(412) 596-8124

Book Title: “The Last Lawyer: The Fight to Save Death Row Inmates”

Author: John Temple

Publisher: University of Mississippi Press

Bickerton-Law Rating: 4/4

Most criminal defense attorneys will attest that defendants can be wrongfully convicted for many reasons.  These reasons can include faulty witness testimony, the failure of the court to recognize the defendant’s mental deficiencies, and ineffective assistance of counsel.  For Levon “Bo” Jones, all three problems were present in his case.

In “The Last Lawyer,” John Temple tells the story of how Kenneth J. Rose and his team of attorneys from the Center for Death Penalty Litigation fought to get  Bo Jones off of death row.  Although many books about death row usually have a clear agenda, Temple gives a fair and politically neutral view of the realities of death row litigation.

While telling the story of Bo Jones and other death row inmates, Temple offers a chillingly accurate depiction of the countless hurdles criminal defense attorneys face while advocating for their clients. From over-zealous prosecutors to budgetary restraints, death row litigators are forced to cope with more than issues of innocence, guilt, and the morality of executing criminals.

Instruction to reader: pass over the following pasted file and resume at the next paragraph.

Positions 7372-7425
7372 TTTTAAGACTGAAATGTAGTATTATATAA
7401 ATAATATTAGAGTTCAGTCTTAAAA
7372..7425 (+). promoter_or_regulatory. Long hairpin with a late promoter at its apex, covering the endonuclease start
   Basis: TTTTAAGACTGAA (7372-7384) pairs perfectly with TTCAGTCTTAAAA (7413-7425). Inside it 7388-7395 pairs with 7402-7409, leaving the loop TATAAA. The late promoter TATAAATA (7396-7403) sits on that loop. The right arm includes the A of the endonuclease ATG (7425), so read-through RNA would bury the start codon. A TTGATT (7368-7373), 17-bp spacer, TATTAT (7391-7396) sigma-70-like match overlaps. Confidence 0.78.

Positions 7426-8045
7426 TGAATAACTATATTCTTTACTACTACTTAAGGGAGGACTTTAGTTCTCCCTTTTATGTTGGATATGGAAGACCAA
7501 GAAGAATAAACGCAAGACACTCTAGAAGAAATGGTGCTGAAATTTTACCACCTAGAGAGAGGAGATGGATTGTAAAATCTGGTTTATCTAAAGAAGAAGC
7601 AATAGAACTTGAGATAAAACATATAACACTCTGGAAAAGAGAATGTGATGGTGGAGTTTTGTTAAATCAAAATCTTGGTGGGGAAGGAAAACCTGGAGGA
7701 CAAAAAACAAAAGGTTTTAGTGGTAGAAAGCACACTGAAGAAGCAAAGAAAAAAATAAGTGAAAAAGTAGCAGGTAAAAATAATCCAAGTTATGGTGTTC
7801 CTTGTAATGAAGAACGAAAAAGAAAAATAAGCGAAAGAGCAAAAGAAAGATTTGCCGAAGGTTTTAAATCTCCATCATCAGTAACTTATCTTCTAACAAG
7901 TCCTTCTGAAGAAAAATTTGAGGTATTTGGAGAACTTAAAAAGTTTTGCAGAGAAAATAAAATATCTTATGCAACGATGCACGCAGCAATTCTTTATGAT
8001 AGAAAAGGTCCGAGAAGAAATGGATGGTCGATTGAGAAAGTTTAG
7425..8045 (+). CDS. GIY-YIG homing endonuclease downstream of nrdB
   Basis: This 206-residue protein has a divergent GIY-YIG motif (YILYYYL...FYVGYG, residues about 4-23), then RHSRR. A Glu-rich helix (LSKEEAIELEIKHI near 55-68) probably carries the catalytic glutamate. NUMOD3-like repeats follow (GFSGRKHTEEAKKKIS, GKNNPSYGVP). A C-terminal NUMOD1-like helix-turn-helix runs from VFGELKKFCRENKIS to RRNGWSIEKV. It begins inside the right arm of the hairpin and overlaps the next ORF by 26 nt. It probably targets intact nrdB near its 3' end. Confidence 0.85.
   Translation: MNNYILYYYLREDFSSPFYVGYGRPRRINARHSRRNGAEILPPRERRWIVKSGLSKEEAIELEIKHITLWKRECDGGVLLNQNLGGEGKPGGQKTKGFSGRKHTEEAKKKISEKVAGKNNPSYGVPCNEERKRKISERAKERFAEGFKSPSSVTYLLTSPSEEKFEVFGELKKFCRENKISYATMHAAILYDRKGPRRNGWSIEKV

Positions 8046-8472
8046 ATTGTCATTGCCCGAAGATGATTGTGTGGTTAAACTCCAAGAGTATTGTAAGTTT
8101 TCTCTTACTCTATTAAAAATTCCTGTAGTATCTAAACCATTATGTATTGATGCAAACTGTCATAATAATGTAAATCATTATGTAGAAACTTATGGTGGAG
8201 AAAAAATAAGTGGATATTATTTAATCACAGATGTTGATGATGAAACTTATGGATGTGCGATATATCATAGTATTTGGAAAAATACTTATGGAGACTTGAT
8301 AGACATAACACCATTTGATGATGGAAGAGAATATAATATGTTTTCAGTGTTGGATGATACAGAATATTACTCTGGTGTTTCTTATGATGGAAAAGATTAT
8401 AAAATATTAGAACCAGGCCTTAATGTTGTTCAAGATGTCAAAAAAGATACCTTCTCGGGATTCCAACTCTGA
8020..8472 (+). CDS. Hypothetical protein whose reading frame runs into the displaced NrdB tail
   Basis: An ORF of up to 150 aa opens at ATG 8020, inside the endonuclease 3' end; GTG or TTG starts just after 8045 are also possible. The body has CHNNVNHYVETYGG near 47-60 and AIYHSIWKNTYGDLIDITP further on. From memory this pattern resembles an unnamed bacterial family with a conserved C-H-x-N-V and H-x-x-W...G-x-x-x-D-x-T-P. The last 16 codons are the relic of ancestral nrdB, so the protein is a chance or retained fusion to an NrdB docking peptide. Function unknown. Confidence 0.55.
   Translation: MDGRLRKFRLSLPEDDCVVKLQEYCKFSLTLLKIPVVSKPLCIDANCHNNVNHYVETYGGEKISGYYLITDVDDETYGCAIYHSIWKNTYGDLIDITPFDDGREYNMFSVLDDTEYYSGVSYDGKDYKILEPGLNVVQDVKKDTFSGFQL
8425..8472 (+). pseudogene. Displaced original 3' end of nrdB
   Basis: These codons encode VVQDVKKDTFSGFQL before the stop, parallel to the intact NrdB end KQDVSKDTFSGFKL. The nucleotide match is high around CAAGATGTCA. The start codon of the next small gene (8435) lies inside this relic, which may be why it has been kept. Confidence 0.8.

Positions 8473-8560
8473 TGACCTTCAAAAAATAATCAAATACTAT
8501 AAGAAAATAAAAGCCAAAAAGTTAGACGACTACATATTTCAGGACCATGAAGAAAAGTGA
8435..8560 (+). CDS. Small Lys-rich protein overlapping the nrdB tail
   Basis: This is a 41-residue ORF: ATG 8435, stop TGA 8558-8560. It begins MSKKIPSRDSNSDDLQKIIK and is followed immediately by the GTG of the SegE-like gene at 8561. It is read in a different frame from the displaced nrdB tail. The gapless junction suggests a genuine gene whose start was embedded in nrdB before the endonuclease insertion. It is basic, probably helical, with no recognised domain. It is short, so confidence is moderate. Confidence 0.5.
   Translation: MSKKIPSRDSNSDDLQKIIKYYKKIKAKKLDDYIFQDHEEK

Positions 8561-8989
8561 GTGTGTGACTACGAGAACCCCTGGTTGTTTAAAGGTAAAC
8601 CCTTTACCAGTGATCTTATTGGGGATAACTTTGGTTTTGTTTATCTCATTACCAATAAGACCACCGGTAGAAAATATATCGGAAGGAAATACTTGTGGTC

Those outside of the criminal justice system are often unaware of the realities of criminal litigation. In “The Last Lawyer,” John Temple shines a light on the inadequacies that exist in the criminal justice system.  Many assume that anyone who has a jury trial has automatically received a “fair trial,” Temple shows that this is often not the case.  While reading the book, the reader is forced to ask himself: If a defendant’s attorney does not investigate the case or interview witnesses, can that attorney truly be an effective advocate?  If the state’s case is supported solely by the words of an unreliable witness, is that truly enough to support a conviction, much less the death penalty?  How accurate does the system need to be before taking a prisoner’s life?  Ultimately, regardless of what side of the political spectrum you are on, it is impossible to come away from this book without questioning whether justice is truly served in death penalty cases.